By J. Daniel Beckham
Disrupting the economic status quo is a time-proven method for redirecting cash flow from the old-line to the upstart. As George Gilder put it in Forbes ASAP, "In the past, capital equipment was costly and production complex and dominated by large firms. Bill Gates might have spent his life working his way up the chain of command at IBM or General Electric, thus avoiding an immense contribution to income inequality in America. Instead, he began a new company at a poverty-level entry income with capital goods costing a few thousand dollars."
Calamity - calamity reshapes the course of history, including industries. When potato crops failed in Ireland, a wave of Irish immigrants left for America. They joined the lower strata of American society and began to work their way up. Their labor, like that of immigrants before them, often drove the machinery of American industry. They also supplied a strong contingent of the nursing staff in American hospitals.
War is so dislocating and disruptive (and often irrational) that it is best put in the category of general calamities like the eruption of a volcano or the spread of a plague. Paradoxically, while war has devastated nations and industries, it has also made them. And every war has contributed to medical innovation.
All of these currents are interrelated.
Everything in the future is connected to everything else in the future. And everything in the future is connected to everything in the present and the past. Everything is in the same pool. Because computers and software make searching for information easy, we search more. And that speeds up the rate of technological change and economic growth, which drives up the ease of searching (and drives down the cost of searching more) and so the cycle moves on.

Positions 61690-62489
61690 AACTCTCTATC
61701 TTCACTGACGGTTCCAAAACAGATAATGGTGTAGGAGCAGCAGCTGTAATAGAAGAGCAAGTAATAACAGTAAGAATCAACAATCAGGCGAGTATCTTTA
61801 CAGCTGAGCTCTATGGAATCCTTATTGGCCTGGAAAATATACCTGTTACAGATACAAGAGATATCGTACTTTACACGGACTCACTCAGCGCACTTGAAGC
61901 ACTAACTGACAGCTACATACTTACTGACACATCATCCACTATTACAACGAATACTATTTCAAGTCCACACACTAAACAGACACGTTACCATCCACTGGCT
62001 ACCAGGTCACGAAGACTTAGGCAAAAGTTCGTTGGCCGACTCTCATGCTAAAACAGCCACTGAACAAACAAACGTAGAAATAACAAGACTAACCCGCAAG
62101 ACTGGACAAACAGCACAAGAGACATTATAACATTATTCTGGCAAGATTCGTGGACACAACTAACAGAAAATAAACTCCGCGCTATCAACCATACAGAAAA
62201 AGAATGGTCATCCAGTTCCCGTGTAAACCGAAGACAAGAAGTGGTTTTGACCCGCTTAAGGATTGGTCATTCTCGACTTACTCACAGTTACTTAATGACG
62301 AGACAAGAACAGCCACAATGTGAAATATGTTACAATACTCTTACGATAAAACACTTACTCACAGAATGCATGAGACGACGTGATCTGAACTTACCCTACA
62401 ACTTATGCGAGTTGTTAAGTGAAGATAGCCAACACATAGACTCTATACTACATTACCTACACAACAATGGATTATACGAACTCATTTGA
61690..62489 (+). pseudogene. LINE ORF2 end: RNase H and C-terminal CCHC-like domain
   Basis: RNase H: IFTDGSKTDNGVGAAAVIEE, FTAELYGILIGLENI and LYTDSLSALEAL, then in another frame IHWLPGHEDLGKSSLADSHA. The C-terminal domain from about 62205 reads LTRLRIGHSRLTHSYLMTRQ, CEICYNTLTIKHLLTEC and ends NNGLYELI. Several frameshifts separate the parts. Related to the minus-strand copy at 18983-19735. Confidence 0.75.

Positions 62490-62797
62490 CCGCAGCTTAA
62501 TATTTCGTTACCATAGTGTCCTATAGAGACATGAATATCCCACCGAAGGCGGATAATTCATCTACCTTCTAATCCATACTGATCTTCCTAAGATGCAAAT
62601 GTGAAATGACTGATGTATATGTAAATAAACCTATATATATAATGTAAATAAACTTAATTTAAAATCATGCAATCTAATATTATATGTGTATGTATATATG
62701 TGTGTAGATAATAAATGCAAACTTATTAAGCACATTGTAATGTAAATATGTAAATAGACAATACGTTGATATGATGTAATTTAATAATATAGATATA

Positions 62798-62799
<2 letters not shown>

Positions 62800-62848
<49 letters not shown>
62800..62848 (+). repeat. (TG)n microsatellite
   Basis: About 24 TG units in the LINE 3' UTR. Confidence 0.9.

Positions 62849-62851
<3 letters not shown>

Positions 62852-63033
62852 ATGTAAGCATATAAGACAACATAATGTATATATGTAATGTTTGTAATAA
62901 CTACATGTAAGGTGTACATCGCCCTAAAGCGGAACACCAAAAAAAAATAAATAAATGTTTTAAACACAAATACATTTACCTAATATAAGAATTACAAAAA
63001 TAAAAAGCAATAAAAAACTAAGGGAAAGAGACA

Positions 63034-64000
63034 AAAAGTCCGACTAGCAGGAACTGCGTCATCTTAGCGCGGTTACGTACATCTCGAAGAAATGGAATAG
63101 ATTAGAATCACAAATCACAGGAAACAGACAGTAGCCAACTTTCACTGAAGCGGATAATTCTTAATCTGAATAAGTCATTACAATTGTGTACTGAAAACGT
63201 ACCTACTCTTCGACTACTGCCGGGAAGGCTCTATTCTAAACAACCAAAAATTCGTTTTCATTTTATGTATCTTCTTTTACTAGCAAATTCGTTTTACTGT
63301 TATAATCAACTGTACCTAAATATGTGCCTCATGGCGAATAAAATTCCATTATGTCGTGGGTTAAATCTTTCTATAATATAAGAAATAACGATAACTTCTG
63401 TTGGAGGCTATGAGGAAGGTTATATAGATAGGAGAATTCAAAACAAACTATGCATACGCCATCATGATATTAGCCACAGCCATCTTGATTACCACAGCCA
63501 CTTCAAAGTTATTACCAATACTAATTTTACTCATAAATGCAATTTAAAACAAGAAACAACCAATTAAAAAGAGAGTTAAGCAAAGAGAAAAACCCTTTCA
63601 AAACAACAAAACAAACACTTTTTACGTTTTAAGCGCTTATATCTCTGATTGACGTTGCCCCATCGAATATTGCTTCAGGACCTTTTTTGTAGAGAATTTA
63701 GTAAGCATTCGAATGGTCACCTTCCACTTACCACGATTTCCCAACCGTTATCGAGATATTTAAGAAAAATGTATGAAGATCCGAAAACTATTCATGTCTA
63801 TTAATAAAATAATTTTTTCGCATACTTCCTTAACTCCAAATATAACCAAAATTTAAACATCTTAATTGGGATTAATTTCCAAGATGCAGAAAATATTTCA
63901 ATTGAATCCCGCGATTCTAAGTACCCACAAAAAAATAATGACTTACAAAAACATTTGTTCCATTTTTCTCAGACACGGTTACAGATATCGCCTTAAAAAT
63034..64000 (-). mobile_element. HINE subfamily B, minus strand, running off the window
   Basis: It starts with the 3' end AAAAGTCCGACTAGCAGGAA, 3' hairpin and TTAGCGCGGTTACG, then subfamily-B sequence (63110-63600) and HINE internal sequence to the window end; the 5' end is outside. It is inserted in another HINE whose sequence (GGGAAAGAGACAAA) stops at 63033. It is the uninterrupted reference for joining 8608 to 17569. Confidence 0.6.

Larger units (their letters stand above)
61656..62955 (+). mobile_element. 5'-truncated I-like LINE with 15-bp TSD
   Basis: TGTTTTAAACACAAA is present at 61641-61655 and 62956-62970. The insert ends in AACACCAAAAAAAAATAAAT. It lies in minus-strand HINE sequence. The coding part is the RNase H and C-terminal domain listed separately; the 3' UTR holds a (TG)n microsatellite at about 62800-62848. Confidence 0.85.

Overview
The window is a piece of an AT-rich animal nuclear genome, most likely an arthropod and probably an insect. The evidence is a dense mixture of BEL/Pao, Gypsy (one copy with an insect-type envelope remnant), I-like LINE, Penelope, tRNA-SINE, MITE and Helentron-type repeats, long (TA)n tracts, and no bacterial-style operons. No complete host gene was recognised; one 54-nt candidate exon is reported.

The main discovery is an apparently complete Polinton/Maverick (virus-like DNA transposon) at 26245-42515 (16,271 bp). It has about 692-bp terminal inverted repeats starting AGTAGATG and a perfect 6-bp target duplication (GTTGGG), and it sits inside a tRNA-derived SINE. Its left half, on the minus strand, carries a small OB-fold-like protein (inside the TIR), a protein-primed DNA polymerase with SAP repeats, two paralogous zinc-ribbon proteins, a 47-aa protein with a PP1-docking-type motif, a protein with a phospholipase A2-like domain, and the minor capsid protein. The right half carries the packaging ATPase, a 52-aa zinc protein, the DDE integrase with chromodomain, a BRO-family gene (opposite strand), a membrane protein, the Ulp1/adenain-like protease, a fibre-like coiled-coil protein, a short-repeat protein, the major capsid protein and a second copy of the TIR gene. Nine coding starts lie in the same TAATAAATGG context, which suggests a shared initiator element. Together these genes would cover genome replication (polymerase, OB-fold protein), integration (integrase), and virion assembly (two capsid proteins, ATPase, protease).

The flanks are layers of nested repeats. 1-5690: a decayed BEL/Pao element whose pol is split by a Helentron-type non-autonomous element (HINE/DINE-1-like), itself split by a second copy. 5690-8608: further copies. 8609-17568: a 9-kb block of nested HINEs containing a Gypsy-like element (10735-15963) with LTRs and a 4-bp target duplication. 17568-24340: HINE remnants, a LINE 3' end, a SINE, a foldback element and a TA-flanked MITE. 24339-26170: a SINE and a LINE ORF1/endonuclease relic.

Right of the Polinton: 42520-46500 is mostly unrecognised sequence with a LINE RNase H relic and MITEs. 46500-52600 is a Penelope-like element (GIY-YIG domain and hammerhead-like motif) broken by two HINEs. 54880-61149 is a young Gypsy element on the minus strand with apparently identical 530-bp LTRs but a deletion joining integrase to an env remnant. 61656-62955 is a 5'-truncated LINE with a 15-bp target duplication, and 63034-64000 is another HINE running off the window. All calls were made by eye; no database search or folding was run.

What do you look for as you scan the future? How do you recognize what's most important in the fog into which the currents flow? I'd suggest paying attention to velocity, volume, and energy. When looking at demographic trends, say population growth, ask: How fast is the population growing? What is its velocity?
Velocity generates momentum. Momentum carries things from their present location to a future one. This is as true for a demographic trend as it is for a thrown rock: It makes a trip from the present into the future. If it is moving fast today, it will carry momentum and impact into the future.
Beyond velocity, there is the phenomenon of volume - the size of the rock. Big rocks create big splashes. Big splashes have broad and often pervasive impacts. If volume is high or building in the present, then it will probably have a large impact in the future.
At the turn of this century, the volume of the elderly was still relatively small (around 12%), but it will grow exponentially over the coming decades. This volume will be accompanied by a fairly high rate of velocity. This demographic current will become a big rock and it will begin to move fast.
Collisions release energy. When trends collide, energy is released that exceeds that embedded in the trends independent of one another. This is true for colliding technology, economics, societies, ideas, resources. Big rocks moving fast make for big collisions and lots of energy. The energy of such collisions is destabilizing.
While upsetting to the status quo, such collisions inevitably create opportunity-rich environments. Convergence is often the precursor to collisions, which always yields a blending. A prime example is the collision of telephone, television, computer, and software technologies.
Computers began to serve as telephones. Telephones became more computer‑like and so did televisions. Computer monitors began to display images as fluid as those on televisions. Cell phones became cameras and video cams. And fax machines stopped caring whether they were getting a fax from another fax machine, out of a computer or through a cell phone.
In assessing the future importance of a current, consider its combination of momentum, volume, and energy. Think of it as a formula: MVE = future impact.
A popular conceptual device for thinking about the future is the sigmoid curve - an S-curve resting on its side. You start at the lowest end of the S-curve and begin to climb the front edge of what looks like a bell‑shaped curve. You reach an apex then begin your decline.
Copyright © The Beckham Company Future Scanning – Mar. 1997 (Prediction)